Flower Bed EdgingFlower bed edging can help keep your garden neat, and can keep lawn grass from invading. If this is a problem in your garden, you may want to take a look at the various options you have for edging your flower bed.
Edging also keeps mulch in your flower bed where it belongs instead of allowing it run off through erosion caused by rain and watering.
Whatever you choose, use the same edging throughout your yard to create a consistent look. If you change materials, your yard will look like a patchwork where nothing really goes together.
Drop Down EdgeThe most economical way to edge your flower bed is to dig a dropped lawn edge yourself. You want to begin by cutting downward about four inches with your shovel all around your garden bed, then from inside the bed, dig at an angle towards your cut.
You can leave this trench empty, or fill it with pebbles, crushed oyster shells or crushed rock. If your garden is too full to allow you to do this, you may want to opt for the next most economical flower bed edging: plastic flower bed edging.
Plastic Flower Bed Edging
Plastic flower bed edging is available at almost any garden center in the country. It comes in a big roll of formed plastic. You install it by cutting a slice or narrow trench around your garden with a sharp shovel or spade. This cut should also be about four inches deep.
The landscape edging fits nicely into this slice, leaving the rounded top sticking out of the top. This type of edging is not meant to be very noticeable.
You anchor it into the ground by driving a stake through it every so many feet. After you've done this, push the soil against the back of the edging and you're done. This type of edging will last many years and can be used safely where lawn mowers need to pass. This type is also really handy if you have a freeform shaped flower bed.
More Edging Options
Fake Stone and Brick Edging
This edging is a fraction of the cost of real stone. It assembles easy and most of them require no digging or pounding.
Brick or Stone EdgingAnother choice in flower bed edging is to use bricks or stone pavers set into the ground. Beginning the same way by cutting four inches into the soil, you will need to dig back towards your cut from the flower bed until you have a large enough portion of soil cut away that the brick or stone can sit nicely below the line of grass roots.
The top will sit up above the ground level. This type of edging may or may not be safe to mow over, depending on the height of your stones.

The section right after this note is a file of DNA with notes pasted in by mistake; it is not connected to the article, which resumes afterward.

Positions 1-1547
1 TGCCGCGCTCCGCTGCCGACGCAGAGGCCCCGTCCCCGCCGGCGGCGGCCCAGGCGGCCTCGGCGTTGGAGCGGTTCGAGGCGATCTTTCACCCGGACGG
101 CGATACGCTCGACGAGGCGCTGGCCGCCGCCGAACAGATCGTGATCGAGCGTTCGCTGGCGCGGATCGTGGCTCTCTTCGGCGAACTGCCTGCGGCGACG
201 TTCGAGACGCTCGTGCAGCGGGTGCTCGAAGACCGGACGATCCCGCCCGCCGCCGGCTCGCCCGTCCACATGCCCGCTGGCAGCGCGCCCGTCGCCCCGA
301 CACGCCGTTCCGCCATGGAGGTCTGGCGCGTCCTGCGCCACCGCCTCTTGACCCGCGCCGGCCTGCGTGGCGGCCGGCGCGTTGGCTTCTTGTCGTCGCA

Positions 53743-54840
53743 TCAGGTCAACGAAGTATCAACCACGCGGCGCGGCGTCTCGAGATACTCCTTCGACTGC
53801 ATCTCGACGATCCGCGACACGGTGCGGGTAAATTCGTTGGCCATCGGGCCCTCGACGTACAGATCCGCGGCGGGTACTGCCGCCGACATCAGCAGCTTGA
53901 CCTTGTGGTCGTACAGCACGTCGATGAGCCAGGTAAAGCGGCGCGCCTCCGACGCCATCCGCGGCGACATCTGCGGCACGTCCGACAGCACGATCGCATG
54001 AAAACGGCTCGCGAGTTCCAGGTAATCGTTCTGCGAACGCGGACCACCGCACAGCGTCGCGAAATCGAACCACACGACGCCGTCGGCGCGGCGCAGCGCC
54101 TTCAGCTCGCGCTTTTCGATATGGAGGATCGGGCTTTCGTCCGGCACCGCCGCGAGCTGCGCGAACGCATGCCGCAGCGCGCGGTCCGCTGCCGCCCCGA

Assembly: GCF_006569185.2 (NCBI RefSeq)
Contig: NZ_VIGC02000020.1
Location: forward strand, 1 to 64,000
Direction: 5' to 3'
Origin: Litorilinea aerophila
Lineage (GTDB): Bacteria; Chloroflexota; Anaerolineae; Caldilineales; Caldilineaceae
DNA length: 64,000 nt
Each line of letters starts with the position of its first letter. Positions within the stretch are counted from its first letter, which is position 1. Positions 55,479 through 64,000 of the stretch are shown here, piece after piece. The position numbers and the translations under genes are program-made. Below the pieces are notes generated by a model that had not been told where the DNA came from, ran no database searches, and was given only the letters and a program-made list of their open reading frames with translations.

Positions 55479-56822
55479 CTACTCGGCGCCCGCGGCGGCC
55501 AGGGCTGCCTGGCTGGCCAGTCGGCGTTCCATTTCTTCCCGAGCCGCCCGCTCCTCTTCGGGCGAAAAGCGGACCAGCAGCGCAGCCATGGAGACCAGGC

Decorative Garden Edging
Molded ConcreteThere are several more decorative options on the market for your flower bed edging. You may find molded concrete forms. Some have designs stamped into them; some are just scalloped on the top. Some of these molded edgings are also curved to go around a circle.
Some of these molded concrete edgings look like curbs, like bricks, weathered wood blocks or cobblestones. They come in short lengths, and you can set them around your garden.
To be truly effective in preventing the grass from invading your garden, these edgings should be set into the ground as described above. These will need more care when you are mowing, since most of these decorative edgings are high enough to damage the blades of your lawn mower.
CurbingA newcomer for flower bed edging is curbing. You choose a pattern like herringbone brick, for instance, and a business comes out and extrudes the concrete around your flower bed in your chosen pattern.
Some are shaped to accommodate the lawn mower easily, others are larger and form blocks. Since this is installed by a professional, the cost will be a lot more than if you were doing your edging on your own. If you like the way it looks, however, this service may be for you.
There are sites online that will help you find a local contractor who can do curbing around your flower beds. Now that you know some of the choices available to you for your flower bed edging, you'll be able to make an educated choice based on what you like best and what you can afford.
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